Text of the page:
Many organizations run multiple business applications, each with its own way of reporting information. The general ledger may be used by one application whereas, the forecasts uploaded by the specific sales teams or territories may use another software. These systems may be convenient for what they are but may fall apart when a more refined analysis is required. Having one system that is the single source of truth eliminates any debate about which numbers are correct and provides a single perspective to view an organization’s financial information.

Use good visuals to support your storytelling.

The adage a picture is worth a thousand words is extremely important in the FP&A storytelling process. By leveraging the power of data visualization some insights that otherwise may have been missed can now be uncovered using pictures, graphs, charts, and models. Trends and projections can be easily illustrated in charts and graphs so that anyone can quickly understand and process. Great visuals must accompany great stories.

Refine the message.

Sometimes the story does not align with the data and the message needs some refinement. It’s important to be agile in finding the right story even if it requires some trial and error. Use colleagues to get a different perspective to test other strategies that may align more with the story. In the end, it’s important to draw a logical conclusion about which message works.

How Communication Improves Storytelling in Finance

When FP&A fails in its role, it is primarily due to a preoccupation with the data itself. For example, they might focus on increased revenue or decreased costs and their certain percentages, rather than the reason(s) the numbers moved—which are the crux of the story.

Along with implementing the best practices noted above, it is important for FP&A leaders to have a very strong relationship with their business partners, who are essentially the owners of the data. The FP&A team should meet with the various department heads on a consistent basis, usually monthly, to discuss not only the needs of the Finance team but also the financial needs, strategies and goals of the individual department. These are important to know, so that the story being told can align on a divisional as well as organizational level.

The Finance department, and more specifically, the FP&A team, is unique in that it touches every aspect of the organization along with every business leader of each department. This is because each area has a budget and strategic goals defined by company’s executives. By analyzing the results generated by each division and how that data syncs to the financial results, FP&A professionals can connect the two to tell a more impactful story. Having consistent conversations with department heads will also help shape the story should the data change over a specific period.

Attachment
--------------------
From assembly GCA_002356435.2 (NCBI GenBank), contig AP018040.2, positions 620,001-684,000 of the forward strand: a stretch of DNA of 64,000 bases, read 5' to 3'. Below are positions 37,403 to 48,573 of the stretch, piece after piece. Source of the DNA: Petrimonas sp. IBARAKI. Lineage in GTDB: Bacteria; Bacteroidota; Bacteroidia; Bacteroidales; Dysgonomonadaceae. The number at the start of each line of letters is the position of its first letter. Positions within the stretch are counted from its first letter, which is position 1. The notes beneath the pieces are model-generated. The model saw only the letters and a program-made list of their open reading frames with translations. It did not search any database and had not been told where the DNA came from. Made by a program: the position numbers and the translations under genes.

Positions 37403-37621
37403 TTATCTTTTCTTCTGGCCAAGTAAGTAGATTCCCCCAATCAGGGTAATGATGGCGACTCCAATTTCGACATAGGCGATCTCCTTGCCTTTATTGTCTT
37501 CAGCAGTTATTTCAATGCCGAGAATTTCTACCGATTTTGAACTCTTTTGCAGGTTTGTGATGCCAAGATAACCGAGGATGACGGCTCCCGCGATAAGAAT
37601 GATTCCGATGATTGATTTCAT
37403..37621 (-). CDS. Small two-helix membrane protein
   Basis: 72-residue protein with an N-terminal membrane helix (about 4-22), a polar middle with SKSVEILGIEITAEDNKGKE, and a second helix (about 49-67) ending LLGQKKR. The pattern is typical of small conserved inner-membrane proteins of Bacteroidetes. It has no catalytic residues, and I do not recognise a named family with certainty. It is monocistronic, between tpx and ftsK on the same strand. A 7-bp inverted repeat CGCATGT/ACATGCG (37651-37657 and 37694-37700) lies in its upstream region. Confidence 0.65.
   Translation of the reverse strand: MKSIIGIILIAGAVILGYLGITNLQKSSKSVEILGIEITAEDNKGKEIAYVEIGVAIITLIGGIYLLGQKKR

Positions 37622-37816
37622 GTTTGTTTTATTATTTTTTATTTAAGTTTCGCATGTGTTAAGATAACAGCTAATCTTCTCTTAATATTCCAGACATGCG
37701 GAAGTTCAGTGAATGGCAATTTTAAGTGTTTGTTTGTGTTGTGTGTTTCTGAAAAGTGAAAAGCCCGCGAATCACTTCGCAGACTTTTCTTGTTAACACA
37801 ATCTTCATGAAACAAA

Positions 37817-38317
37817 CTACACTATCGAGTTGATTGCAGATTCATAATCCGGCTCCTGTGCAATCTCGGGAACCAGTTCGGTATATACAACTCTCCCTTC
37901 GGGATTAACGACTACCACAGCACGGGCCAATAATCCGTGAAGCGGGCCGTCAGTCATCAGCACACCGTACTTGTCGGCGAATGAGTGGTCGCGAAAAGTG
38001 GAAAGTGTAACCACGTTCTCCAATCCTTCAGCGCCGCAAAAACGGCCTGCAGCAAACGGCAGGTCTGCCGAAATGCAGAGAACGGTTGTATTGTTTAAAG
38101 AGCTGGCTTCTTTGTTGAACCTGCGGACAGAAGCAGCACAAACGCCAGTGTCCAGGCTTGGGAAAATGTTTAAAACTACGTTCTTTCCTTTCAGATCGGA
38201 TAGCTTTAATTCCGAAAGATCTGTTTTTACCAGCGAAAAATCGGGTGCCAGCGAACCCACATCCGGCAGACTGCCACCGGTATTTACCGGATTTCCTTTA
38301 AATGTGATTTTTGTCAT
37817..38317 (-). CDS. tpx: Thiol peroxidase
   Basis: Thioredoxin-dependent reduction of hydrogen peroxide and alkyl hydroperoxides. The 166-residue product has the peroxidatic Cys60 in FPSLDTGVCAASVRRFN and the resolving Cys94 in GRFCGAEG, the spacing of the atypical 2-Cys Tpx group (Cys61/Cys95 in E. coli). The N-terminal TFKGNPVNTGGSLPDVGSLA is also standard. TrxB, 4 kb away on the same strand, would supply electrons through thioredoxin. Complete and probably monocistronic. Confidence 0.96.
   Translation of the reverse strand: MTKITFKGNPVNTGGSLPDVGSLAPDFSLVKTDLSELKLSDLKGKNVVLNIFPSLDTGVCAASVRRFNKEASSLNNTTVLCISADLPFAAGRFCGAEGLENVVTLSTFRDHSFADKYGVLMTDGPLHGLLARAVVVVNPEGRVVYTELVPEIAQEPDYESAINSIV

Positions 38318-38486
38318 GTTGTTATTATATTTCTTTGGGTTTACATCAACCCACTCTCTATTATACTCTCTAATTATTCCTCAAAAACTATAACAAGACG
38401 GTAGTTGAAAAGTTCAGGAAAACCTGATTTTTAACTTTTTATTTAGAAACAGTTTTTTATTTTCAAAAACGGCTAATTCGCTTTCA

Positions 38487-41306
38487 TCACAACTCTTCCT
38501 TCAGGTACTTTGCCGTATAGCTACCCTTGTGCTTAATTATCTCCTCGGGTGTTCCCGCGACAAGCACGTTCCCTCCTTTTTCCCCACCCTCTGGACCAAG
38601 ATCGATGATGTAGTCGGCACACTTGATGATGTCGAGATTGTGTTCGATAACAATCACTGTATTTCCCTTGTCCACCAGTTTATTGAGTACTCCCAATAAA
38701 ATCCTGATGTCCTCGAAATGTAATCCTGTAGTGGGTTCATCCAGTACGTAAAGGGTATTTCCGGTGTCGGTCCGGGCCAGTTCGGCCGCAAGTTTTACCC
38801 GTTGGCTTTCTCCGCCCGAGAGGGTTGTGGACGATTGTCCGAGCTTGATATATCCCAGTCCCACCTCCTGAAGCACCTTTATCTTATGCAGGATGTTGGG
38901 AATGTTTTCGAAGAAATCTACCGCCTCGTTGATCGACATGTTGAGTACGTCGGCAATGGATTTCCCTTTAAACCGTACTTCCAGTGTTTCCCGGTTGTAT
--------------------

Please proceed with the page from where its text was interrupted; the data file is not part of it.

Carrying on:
It is important to understand that Finance and FP&A does not drive the business of an organization; they are there to assist the business leaders who are charged with that task. They don’t create strategy, promote the organization through marketing efforts or generate new customers. Building trust and communication with the organizational leaders – and gathering information and business insight about their functional areas – will help the FP&A team tell a story in a very sharp and concise manner.

Improve Storytelling in Finance in Your Organization

FP&A storytelling is one of the most powerful forms of organizational communication. By adding a narrative that is supported by sound financial analysis the finance teams can bridge the gap between very detailed information and the actionable insights that drive good business decisions.

If you’d like support improving your organization’s FP&A efforts, or need additional bandwidth to achieve your strategic objectives, we invite you to reach out! Our growing consulting team is ready to help you in whatever you need. You can visit the services area of our website to learn more about how we can help. You might also be interested in the guide below if you’d like to learn more about forecasting process:

financial forecasting process guide

About the Author

Joe brings to the firm more than 20 years of finance and accounting experience at the corporate and divisional levels in all areas of consolidation and financial planning, including assisting in preparation of annual operating plans, monthly forecasts and mid- and long-range strategic plans. Joe has worked in various industries including marketing, healthcare, satellite television, oil and gas, manufacturing, music and entertainment. Some of his more notable clients include Sony Pictures Entertainment, Anthem Inc. (formerly WellPoint Health Networks), The Walt Disney Company, DirecTV, NBC Universal, Occidental Petroleum, Warner Brothers, Live Nation, Universal Music Group and Paramount Motion Pictures. Joe also has non-profit experience working with ICANN (Internet Corporation for Assigned Names and Numbers) and RAND Corporation. Joe attended the University of Illinois at Urbana-Champaign, where he received his MBA specializing in Strategic Management.